Obama: Ground Zero Mosque within Muslims' Rights

Updated at 10:12 p.m. ET

In a defense of religious freedom before a group of Muslims dining at the White House Friday, President Obama supported the mosque and community center planned to be built near ground zero in New York City.

(Watch clip at left)

"As a citizen and as president, I believe that Muslims have the right to practice their religion as everyone else in this country," Mr. Obama said. "That includes the right to build a place of worship and a community center on private property in lower Manhattan, in accordance with local laws and ordinances."

Mr. Obama addressed the group celebrating the Islamic holy month of Ramadan. The president hosted the daily meal that breaks the month-long fast, called an iftar dinner.

The remarks represent Mr. Obama's first comments on the center.

"This is America, and our commitment to religious freedom must be unshakeable," Mr. Obama said. "The principle that people of all faiths are welcome in this country, and will not be treated differently by their government, is essential to who we are. The writ of our founders must endure."

The president also referred to the 9/11 attacks as "a deeply traumatic event for our country" and called the site where the World Trade Center towers once stood "hallowed ground."

CBS Radio News Correspondent Mark Knoller reports that the president's response isn't much of a surprise.

"It's the president taking a firm stand for the principle of religious freedom," said Knoller. "It's clear he's willing to bear the political consequences -- if any -- of his assertion that Muslims have the right to build their mosque, even near to ground zero. His background is constitutional law, and his remarks make it evident he sees no reason to deny the Muslims the rights and protections of freedom of religion."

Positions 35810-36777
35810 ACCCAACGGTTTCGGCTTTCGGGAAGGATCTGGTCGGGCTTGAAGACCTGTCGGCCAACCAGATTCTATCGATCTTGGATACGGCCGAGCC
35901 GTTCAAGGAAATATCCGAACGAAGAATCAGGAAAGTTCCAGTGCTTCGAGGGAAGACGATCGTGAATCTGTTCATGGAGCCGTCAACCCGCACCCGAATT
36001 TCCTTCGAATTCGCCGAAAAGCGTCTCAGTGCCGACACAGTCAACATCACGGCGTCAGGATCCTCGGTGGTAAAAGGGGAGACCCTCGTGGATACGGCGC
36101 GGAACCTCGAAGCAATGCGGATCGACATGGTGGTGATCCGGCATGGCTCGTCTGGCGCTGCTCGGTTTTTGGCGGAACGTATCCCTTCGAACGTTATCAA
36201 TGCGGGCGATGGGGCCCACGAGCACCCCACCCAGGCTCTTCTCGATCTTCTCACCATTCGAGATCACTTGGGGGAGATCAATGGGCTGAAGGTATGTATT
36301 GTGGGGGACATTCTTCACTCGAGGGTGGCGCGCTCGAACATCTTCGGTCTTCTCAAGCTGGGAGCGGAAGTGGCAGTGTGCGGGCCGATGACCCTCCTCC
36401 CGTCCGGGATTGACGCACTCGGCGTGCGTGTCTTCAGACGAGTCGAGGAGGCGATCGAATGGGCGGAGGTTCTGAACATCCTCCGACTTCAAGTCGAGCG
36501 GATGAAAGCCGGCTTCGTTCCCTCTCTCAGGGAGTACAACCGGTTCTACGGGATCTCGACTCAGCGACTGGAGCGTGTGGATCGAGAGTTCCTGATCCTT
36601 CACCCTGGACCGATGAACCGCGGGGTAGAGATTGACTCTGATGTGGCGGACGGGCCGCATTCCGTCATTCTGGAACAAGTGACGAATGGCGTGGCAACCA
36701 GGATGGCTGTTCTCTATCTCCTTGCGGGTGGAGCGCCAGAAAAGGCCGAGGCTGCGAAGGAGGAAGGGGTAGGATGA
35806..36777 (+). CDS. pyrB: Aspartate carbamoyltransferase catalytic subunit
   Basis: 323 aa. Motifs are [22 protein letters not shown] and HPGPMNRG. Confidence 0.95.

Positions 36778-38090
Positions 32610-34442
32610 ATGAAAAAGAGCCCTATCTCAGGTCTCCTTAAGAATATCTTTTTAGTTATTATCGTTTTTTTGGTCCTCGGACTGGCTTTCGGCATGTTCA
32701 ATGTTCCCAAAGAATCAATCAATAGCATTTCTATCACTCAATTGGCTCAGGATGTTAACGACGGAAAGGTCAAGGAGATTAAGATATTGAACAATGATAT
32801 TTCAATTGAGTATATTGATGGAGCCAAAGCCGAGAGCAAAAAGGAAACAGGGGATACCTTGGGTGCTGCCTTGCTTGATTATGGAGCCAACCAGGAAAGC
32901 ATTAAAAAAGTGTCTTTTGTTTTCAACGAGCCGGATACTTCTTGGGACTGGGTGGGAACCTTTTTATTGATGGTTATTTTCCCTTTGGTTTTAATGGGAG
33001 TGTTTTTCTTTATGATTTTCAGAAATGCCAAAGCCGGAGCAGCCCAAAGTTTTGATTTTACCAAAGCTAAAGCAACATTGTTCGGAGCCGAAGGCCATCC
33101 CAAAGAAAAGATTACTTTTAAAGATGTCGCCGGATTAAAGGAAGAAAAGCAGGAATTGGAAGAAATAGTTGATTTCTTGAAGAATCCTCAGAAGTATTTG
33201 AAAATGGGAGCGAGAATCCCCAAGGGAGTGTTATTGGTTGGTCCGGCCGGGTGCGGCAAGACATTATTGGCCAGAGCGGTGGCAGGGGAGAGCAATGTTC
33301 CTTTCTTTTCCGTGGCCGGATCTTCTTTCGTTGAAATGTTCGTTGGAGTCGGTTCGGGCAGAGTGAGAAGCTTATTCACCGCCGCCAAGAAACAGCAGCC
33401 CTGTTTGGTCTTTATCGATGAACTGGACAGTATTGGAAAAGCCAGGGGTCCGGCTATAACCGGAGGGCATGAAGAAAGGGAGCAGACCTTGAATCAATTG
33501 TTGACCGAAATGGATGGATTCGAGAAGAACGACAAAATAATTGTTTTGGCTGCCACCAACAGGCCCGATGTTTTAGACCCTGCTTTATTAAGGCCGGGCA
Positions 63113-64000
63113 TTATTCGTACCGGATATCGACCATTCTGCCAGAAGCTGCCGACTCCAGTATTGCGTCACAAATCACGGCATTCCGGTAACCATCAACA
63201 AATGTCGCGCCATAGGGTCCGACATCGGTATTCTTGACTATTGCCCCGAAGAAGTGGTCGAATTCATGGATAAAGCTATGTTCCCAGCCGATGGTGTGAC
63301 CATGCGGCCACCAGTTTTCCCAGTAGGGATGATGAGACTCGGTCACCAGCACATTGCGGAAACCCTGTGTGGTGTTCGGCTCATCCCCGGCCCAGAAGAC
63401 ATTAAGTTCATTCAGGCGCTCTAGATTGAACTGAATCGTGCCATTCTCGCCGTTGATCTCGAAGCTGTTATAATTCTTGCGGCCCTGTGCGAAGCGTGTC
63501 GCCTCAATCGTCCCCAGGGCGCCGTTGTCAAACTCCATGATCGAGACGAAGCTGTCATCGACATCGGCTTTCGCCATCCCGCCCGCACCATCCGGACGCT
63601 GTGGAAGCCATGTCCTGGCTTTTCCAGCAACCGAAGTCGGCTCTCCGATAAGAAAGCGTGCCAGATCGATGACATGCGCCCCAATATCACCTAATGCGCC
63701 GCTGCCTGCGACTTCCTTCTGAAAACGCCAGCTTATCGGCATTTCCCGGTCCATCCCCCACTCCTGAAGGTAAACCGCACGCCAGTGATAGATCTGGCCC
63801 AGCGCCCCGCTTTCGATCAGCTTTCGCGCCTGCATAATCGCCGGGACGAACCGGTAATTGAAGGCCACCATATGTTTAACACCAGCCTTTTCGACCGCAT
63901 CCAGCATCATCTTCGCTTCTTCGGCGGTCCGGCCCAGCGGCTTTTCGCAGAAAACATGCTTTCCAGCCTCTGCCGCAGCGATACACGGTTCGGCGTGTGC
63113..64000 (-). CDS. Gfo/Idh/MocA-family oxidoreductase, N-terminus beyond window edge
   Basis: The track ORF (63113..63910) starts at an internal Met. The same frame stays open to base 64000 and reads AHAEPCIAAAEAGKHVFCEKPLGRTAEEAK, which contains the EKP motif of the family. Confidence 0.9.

The center has riled some friends and family members of victims who died during the 9/11 attacks and some emergency workers who responded to the attacks on the World Trade Center. However, their opposition has not been uniform.

The issue has also attracted the attention of many political figures. Conservative leaders, including former Alaska Gov. Sarah Palin, oppose the center. New York City Mayor Michael Bloomberg supports it.

According to a pool report for the press, the president "spoke for 11 minutes before a crowd of roughly 120 people seated at a dozen tables in the State Dining Room, including men in suits, women with heads covered and women with heads uncovered, at least one man in African garb and at least one man in a Navy uniform."

Mr. Obama noted at the beginning of his remarks that Rep. André Carson, D-Ind. and one of two Muslim American members of Congress, was among the guests.

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  • Alex Sundby

    Alex Sundby is an associate news editor for CBSNews.com

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